Did you realize that we only have two more days before our Trick or Treat for the National Inclusion Project starts? On Friday, October 30, we can join with all of our friends to donate $10 or more through America’s Giving Challenge. That means that we need to rally all our friends and family to join us in the celebration and work towards another camp for kids.
The custom of trick-or-treating is thought to have originated with a ninth-century European custom called souling. On November 2, All Souls Day, early Christians would walk from village to village begging for “soul cakes,” made out of square pieces of bread with currants. The more soul cakes the beggars would receive, the more prayers they would promise to say on behalf of the dead relatives of the donors.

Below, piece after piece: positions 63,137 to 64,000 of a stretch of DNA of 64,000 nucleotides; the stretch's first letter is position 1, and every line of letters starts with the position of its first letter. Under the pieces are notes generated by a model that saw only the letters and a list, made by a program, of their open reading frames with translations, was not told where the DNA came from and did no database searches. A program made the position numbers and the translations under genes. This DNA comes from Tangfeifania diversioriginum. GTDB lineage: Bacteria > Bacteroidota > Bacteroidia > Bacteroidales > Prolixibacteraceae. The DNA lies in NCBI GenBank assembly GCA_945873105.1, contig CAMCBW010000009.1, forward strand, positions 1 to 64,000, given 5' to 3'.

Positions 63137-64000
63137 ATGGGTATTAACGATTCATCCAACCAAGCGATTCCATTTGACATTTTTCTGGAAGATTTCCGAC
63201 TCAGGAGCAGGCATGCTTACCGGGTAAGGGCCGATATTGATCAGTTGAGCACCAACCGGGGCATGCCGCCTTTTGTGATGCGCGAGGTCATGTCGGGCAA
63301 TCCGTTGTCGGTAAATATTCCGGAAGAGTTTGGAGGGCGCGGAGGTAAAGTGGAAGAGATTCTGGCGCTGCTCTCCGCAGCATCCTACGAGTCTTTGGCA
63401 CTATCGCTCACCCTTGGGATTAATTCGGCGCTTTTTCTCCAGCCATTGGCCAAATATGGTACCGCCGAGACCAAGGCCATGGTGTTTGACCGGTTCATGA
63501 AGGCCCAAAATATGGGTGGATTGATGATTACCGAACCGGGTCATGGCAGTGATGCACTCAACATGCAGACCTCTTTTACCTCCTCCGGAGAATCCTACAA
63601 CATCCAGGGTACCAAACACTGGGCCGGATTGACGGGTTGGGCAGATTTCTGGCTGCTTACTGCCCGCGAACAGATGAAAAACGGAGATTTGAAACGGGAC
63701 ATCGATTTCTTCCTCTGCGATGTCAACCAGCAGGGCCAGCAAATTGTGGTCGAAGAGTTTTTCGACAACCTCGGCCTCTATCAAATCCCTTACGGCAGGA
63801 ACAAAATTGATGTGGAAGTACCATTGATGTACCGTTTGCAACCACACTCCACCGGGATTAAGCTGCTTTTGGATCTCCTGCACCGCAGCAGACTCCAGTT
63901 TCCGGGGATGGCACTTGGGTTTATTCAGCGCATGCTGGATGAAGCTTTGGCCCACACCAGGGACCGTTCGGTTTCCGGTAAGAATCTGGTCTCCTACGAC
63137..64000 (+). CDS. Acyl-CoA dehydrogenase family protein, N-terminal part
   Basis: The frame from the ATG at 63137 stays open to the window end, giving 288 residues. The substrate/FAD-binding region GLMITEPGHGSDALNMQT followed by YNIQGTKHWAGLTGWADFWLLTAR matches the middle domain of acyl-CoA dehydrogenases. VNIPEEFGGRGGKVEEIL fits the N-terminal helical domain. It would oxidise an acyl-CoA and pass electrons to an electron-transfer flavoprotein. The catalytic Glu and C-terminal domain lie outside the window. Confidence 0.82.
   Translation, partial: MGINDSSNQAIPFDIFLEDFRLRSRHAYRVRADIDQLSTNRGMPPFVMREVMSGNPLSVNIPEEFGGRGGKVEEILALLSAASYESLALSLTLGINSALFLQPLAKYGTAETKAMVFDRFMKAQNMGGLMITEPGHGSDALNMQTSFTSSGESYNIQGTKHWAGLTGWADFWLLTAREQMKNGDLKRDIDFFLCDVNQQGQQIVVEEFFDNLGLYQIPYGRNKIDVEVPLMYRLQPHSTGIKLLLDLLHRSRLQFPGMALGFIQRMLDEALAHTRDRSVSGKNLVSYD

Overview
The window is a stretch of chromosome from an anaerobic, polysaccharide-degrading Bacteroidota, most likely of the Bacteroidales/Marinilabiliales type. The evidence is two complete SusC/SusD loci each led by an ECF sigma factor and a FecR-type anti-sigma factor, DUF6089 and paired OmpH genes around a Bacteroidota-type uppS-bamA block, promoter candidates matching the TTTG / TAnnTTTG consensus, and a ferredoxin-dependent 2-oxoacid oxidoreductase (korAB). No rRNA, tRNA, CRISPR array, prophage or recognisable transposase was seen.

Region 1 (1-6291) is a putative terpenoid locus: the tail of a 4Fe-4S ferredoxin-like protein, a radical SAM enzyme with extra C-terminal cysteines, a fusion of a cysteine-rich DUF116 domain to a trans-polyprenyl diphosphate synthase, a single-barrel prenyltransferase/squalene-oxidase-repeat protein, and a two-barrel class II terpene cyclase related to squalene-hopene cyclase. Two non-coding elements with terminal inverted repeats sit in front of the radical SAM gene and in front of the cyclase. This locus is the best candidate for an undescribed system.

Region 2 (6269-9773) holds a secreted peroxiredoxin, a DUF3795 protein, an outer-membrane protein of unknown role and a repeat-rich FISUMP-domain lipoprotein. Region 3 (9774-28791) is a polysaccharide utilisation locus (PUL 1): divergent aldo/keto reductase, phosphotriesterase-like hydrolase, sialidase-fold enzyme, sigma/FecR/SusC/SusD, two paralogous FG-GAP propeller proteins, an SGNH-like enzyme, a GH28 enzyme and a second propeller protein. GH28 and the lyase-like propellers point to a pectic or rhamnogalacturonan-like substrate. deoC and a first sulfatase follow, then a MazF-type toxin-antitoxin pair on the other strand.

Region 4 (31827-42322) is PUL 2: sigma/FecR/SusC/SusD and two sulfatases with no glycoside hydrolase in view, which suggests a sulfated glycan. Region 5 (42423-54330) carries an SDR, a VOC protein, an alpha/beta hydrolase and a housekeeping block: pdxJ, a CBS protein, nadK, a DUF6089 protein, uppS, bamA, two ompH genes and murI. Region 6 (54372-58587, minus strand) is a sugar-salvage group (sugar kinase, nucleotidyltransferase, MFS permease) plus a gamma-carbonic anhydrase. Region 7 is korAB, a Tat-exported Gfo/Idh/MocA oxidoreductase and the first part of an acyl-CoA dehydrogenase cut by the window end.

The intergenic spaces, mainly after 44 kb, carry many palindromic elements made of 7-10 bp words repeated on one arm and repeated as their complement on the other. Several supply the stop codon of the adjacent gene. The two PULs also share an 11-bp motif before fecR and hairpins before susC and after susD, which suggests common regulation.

In the United States, the favorite Halloween candies among trick-or-treaters are Tootsie Rolls, Hershey’s Milk Chocolate, Nestle Crunch, Candy Corn, Snickers Bar and Milky Way.
October 30th is Candy Corn Day. Candy corn is one of the most popular Halloween treats. More than 35 million pounds of candy corn will be manufactured this year. That’s equal to some 9 billion pieces of corn, enough to circle the moon 21 times if laid out end-to-end. One serving of candy corn contains 140 calories and no grams of fat. At least we know that Clay Aiken can eat Candy corn without an allergic reaction.
The average American consumes 25 pounds of candy each year. How much of those 25 pounds do you think gets eaten on Halloween?
Maybe our celebration of Trick or Treating is better for the waistline. Let’s forego the candy this year and spend that money for The National Inclusion Project.